The Feldbergs, Hildegard Philippine, née Barasch (1902–1996), a trained opera singer and musician, and the doctor in law Dr. Siegbert Hermann (1899–1971), were socially and culturally very active in both Berlin and Stettin. In the 1920s, when money kept losing its value, the young businessman started to acquire art in exchange for clothes. During the years of the Great Depression and hyperinflation, he continued his generous exchange partnership with artists and supported them during difficult times. In exchange for their work, he gave them winter coats or other clothing made by the Feldberg family business. Over the following years, he continued this form of barter, but may also have commissioned works by well-known artists such as Lesser Ury, Alexander Kanoldt and Oskar Kokoschka.
    Although the collection cannot be reconstructed in its entirety, in 1933 there were about 150 works on paper using various techniques (watercolour, gouache, pastels, drawing and graphics) by nearly 90 contemporary artists in the Feldbergs’ possession. With the exception of a nineteenth-century ink print by Käthe Kollwitz (1891), they were produced in the twentieth century. Overall, the selection of artists suggests a present-orientated, yet rather conventional taste profile, as there is no reference to works by controversial avant-garde Berlin artists of the 1920s, such as George Grosz. According to various sources, the Feldbergs’ collecting activities seem to have been predominantly determined by their network in Berlin and thus included a wide range of artistic schools. On the one hand, this included established artists such as Max Liebermann, then president of the Prussian Academy, but also marginalised artists like Annot. Many of them were members of various artists’ associations and groups operating in Berlin, such as Deutscher Künstlerbund, Novembergruppe and Berliner Secession.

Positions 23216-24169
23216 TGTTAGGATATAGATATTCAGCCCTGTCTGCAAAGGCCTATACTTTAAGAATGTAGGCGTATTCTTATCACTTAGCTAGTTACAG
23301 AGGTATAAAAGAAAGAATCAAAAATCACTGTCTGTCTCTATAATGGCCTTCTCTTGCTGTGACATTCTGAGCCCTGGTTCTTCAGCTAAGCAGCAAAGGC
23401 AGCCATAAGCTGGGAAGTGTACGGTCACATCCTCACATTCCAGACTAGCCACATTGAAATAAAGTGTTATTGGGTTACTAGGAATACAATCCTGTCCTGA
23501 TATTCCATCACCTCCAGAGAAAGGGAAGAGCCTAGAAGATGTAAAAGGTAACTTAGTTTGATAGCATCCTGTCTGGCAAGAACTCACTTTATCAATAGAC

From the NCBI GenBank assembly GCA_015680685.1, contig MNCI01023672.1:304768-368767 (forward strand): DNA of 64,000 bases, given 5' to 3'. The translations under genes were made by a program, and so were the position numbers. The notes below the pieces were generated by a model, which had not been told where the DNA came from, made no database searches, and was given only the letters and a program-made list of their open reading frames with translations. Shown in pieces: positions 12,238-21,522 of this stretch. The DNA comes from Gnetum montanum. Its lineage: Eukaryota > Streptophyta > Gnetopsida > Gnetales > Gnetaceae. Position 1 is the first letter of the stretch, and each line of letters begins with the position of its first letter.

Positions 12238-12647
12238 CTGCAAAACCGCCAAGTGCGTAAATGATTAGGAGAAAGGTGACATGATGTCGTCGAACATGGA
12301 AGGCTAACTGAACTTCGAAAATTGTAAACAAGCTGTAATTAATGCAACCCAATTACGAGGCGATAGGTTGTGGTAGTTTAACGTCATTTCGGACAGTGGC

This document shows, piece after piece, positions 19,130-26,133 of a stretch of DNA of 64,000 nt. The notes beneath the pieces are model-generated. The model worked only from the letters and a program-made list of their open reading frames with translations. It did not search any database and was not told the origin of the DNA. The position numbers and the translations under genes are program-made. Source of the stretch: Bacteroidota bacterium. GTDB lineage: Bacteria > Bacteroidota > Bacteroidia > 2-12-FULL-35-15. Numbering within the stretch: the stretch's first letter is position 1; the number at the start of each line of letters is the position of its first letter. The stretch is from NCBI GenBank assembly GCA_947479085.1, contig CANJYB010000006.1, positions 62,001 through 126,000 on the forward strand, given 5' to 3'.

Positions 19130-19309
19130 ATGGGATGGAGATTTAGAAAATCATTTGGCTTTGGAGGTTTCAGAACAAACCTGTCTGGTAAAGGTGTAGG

In retrospect, the collection's focus on self-portraits, which were to provide the framework for the Feldbergs' first exhibition in the arrival city of Bombay, is particularly noteworthy. Of the more than 70 self-portraits, the majority were by male artists, with only four female artists represented. Many of the artists were of Jewish origin, which had not necessarily been a strategic decision, but rather reflected the artistic scene in Berlin at the beginning of the 20th century. A third of the artists had to emigrate after 1933. Paradigmatic for the time is the cover picture of the collection folder by Michael Fingesten (around 1933) entitled Selbstbildnisse Deutscher Maler – Dr. Siegbert Feldberg Stettin [Self-portraits by German Painters]. The watercolour, which looks as if it is fading, shows an emaciated figure on a light background. The figure of the artist can be identified by the dripping brush and the palette in his hand as he hangs himself from a rope. This image bears frightening witness to the economic hardship and political horror of the 1930s. The title of the portfolio, as well as Feldberg’s choice of this graphic, expresses the ambivalence of Jewish Germans and artists defamed as degenerate and now facing a possible death sentence.